King Richard III's remains found in parking lot to be interred at cathedral

King Richard III is set to get a new burial place Thursday after his bones were discovered in 2012 under a Leicester parking lot. CBC's Reg Sherren, in the U.K. ahead of the reinterment, looks at the Canadian connection in the historic process.

Pair of Canadians instrumental in testing, confirming ancestral ties to king

Richard III's second burial

8 years ago
Duration 11:06
King Richard III will be reinterred at Leicester Cathedral, nearly 530 years after his death

King Richard III is set to get a new burial place Thursday after his bones were discovered in 2012 under a Leicester parking lot, thanks to a critical Canadian connection in the historic process.

Members of the Royal Family will attend Thursday's ceremony, which will be led by Archbishop of Canterbury Justin Welby, the spiritual head of the Anglican Church.

Questions swirled about the precise location of Richard's burial site for more than 500 years until the parking lot discovery.

The skeleton was found below the lot "in about a metre of soil in what used to be the Greyfriars Church," Sherren says. The curved spine of the skeleton was an indication that the bones might be those of Richard III and in 2013 the University of Leicester announced that the remains were in fact those of the king.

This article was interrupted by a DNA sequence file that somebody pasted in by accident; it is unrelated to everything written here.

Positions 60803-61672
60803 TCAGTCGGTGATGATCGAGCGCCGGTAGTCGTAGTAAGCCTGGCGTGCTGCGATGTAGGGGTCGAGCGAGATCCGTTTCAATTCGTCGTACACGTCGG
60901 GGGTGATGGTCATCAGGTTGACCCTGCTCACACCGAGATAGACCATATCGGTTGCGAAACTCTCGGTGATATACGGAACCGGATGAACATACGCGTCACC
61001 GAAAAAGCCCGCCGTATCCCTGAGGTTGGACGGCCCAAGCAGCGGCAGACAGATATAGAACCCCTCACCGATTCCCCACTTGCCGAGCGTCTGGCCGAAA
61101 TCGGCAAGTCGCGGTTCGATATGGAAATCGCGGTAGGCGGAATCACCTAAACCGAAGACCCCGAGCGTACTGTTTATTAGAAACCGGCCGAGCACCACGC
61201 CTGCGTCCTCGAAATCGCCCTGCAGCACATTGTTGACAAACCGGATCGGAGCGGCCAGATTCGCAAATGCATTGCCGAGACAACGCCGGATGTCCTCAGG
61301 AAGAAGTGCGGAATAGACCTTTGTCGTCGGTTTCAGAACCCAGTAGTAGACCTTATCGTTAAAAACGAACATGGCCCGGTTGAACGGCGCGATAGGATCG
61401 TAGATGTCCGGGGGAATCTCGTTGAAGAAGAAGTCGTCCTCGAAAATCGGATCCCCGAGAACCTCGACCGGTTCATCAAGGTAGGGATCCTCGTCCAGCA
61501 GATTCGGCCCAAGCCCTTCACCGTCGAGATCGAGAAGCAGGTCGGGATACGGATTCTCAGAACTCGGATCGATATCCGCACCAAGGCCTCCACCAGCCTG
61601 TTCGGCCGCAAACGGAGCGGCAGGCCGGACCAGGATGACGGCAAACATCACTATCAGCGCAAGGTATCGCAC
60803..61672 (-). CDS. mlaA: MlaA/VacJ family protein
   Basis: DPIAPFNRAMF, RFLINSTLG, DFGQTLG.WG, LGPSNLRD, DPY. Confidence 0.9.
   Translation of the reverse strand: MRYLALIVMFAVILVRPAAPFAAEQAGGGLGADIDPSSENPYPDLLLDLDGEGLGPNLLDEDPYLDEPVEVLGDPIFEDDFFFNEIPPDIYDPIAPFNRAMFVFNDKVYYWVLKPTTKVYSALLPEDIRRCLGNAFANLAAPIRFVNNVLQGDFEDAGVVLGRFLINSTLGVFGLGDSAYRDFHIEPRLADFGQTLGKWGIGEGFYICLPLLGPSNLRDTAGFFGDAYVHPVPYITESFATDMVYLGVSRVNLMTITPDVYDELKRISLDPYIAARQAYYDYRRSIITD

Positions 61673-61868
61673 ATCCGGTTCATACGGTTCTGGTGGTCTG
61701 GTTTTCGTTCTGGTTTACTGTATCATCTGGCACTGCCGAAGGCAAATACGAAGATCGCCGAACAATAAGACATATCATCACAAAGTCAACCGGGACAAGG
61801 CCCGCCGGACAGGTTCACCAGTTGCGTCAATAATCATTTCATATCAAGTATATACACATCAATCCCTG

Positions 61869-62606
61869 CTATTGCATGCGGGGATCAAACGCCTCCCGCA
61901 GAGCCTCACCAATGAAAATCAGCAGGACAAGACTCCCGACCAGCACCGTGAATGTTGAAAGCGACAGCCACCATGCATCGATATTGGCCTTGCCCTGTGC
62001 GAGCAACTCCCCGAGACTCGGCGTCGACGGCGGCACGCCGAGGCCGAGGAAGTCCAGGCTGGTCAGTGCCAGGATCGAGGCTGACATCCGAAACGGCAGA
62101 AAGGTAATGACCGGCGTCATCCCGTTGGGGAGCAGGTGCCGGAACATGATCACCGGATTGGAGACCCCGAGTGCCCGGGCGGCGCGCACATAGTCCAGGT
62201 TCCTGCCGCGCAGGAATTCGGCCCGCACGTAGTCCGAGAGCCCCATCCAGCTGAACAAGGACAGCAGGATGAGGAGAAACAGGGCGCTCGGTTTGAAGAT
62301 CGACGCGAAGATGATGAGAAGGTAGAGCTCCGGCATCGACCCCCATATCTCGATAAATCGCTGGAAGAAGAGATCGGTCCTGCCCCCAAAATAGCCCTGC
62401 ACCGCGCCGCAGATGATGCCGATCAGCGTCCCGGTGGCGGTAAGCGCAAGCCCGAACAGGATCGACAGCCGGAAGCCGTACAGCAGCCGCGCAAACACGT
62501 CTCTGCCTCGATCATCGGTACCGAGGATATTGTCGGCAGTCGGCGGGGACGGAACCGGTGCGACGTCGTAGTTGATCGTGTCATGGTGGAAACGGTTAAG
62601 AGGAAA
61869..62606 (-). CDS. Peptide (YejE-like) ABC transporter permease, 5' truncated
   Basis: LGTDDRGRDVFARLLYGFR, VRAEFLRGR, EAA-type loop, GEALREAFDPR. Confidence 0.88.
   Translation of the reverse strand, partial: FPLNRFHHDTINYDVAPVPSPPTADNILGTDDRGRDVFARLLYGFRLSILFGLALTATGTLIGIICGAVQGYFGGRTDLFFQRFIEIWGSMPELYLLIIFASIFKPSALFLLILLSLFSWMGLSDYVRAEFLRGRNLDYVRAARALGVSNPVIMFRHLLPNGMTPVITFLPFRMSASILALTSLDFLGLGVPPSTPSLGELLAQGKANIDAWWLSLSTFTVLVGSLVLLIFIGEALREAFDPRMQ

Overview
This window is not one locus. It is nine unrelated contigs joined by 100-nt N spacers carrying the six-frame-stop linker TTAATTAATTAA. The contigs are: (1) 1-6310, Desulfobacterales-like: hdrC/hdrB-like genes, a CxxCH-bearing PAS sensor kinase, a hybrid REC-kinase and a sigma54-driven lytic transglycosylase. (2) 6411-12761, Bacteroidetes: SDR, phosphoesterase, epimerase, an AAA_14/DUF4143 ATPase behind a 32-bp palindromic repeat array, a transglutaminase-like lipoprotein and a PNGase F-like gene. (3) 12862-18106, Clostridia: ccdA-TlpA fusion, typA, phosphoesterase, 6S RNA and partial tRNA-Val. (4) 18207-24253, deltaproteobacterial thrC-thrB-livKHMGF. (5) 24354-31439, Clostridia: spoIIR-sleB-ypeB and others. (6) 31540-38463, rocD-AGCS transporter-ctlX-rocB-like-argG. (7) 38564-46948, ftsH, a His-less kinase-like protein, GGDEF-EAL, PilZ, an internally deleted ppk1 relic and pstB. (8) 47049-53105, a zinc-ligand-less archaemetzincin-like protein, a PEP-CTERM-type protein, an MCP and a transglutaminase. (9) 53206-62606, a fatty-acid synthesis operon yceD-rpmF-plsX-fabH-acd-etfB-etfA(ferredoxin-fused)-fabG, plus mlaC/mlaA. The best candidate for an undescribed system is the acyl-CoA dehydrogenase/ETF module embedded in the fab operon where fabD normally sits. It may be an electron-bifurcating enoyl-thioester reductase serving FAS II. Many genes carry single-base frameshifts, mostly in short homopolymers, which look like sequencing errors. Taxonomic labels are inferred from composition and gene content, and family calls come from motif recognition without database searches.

"There were fights over where he should be kept, how he should be handled, who owns the rights to him — where should he be buried," Sherren says.

The king's remains will be buried in Leicester Cathedral in a coffin designed by Michael Ibsen, a Canadian-born furniture maker whose DNA was used to help confirm the identity of the remains. Ibsen's ancestors go back to the king's sister, Anne of York.

"I am a 17th-generation nephew," Ibsen said.

Ibsen is pleased to be involved for professional and personal reasons.

"My mother was quite proud of the connection. She never lost her fascination with her English heritage," he said.

Dr. Turi King, a Canadian who studied at the University of British Columbia, helped identify the genetic connection to the skeleton.

"It's been a really amazing project. Very high pressure, a lot of public interest, but really amazing project to be involved in," the University of Leicester lecturer in Genetics and Archeology said. "I'm really lucky."

Richard, the last of England's kings to die in battle on British soil, was killed in a 1485 clash with Henry Tudor. 

With a file from Reuters